NYC to pay $7M to man wrongfully convicted in 1996 killing

New York City has agreed to pay $7 million to a man who spent 23 years behind bars for a murder he didn’t commit

ByJennifer Peltz Associated Press
May 23, 2022, 12:34 PM
FILE — Grant Williams, left center, is embraced by his attorney Irving Cohen after his murder conviction is vacated, July 22, 2021, in New York. New York City has agreed to pay $7 million to Williams who spent 23 years behind bars for a murder he did
FILE — Grant Williams, left center, is embraced by his attorney Irving Cohen after his murder conviction is vacated, July 22, 2021, in New York. New York City has agreed to pay $7 million to Williams who spent 23 years behind bars for a murder he didn't commit, Comptroller Brad Lander said Monday, May 23, 2022. (Jan Somma-Hammel/Staten Island Advance via AP, Pool, File)
The Associated Press

NEW YORK -- New York City has agreed to pay $7 million to a man who spent 23 years behind bars for a murder he didn't commit, Comptroller Brad Lander said Monday.

Grant Williams was exonerated last July in the 1996 shooting of Shdell Lewis outside a Staten Island public housing complex.

Williams, 51, had been paroled in 2019. After being cleared last year, he filed a notice of claim, a first step toward suing the city. The comptroller's office has the authority to settle such claims without court action and occasionally does so, including in the 2014 police chokehold death of Eric Garner.

Williams' lawyer, Irving Cohen, said the city “did the right thing” by settling quickly.

“This will assist him in going forward and trying to get back on his feet,” and finally putting the ordeal behind him, Cohen said.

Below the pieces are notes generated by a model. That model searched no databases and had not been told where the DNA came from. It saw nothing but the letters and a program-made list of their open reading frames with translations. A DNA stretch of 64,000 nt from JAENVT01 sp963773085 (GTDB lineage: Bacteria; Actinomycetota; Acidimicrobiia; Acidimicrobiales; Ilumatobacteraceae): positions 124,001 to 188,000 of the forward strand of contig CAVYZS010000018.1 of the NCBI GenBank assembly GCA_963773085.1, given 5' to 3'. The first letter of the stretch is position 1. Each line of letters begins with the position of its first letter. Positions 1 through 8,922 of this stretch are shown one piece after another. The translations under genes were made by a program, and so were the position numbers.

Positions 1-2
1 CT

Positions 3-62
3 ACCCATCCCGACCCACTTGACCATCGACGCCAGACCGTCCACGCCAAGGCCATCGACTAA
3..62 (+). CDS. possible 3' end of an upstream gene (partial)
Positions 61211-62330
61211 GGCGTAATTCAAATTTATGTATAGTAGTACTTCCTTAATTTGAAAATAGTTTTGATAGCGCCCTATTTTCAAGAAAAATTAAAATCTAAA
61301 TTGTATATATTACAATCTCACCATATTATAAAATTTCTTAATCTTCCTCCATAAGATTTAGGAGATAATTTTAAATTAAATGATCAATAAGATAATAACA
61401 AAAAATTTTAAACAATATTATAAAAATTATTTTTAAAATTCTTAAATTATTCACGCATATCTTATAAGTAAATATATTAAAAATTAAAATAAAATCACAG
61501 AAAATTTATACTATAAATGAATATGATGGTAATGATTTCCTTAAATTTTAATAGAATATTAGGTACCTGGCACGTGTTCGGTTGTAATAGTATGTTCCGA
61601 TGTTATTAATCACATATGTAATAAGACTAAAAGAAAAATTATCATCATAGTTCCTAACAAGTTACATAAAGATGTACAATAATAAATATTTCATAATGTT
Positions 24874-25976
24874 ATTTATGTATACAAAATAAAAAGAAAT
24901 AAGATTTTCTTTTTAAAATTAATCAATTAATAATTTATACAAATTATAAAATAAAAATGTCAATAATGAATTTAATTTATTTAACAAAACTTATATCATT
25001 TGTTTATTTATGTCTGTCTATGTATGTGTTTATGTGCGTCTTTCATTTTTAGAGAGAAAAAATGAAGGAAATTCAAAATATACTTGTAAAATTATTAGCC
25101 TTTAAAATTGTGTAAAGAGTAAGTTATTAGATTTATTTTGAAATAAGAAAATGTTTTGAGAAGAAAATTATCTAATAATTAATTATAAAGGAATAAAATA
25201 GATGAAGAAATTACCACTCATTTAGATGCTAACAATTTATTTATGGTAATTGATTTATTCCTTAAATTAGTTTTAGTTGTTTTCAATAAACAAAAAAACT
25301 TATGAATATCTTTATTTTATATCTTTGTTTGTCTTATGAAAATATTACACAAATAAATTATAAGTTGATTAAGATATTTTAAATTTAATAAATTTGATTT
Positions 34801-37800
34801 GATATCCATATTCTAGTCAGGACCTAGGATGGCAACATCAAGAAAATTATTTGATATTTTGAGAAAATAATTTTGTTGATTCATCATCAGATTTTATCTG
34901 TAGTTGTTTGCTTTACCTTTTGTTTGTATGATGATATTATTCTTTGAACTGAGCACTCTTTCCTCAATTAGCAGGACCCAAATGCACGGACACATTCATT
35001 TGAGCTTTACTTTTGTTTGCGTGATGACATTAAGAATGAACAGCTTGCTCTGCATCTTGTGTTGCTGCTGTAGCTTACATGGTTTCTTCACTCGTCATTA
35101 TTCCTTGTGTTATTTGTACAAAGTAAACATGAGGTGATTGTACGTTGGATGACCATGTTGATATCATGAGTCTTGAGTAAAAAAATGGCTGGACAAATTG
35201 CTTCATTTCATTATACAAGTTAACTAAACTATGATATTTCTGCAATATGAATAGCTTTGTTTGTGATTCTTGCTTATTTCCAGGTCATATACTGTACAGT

He said the state recently settled a separate claim from Williams for $5 million. A message inquiring about the matter was left for state officials.

Lander, a Democrat, said he was pleased that the city was “able to move quickly to a fair and early resolution of this claim.”

The case against Williams had rested largely on the testimony of a couple of eyewitnesses. One was a police officer who chased the gunman — and initially gave a description that didn't match Williams.

Prosecutors at his trial also sought to suggest a connection between Williams and a baseball cap that the shooter dropped at the scene, though the hat was never tested for DNA that could have pointed to its wearer. It was emblazoned with the logo of Wu-Tang Clan. Williams had worked at the multiplatinum-selling rap group's Staten Island studio, but his lawyer notes that there was no telling how many hometown fans might have had Wu-Tang Clan hats at the time.

No physical, forensic or digital evidence tied Williams to the crime, and some witnesses testified that he wasn't the gunman.

Another eyewitness, a friend of the victim's, had also told investigators that Williams wasn't the gunman. But police didn't tell prosecutors about it until after he was indicted, and that witness didn't testify at the trial.

Williams unsuccessfully appealed his conviction for years before Staten Island District Attorney Michael McMahon’s office agreed to review it. Prosecutors ultimately joined Williams in seeking the dismissal of his conviction, saying they now believe he's innocent.

Williams told reporters at the time that he never lost faith that he would be exonerated and used to tell other inmates they'd see it on the news someday.

"And today is that day,” he said with relatives, supporters and friends including Wu-Tang member Ghostface Killah by his side.

Since then, Williams has been adjusting to restarting his life, Cohen said. He said his client, who earned an associate's degree behind bars, hopes to help other wrongfully convicted people and help people steer clear of crime.

“He's very resilient,” Cohen said.

———

Associated Press writer Michael R. Sisak contributed.

ABC News Live

ABC News Live

24/7 coverage of breaking news and live events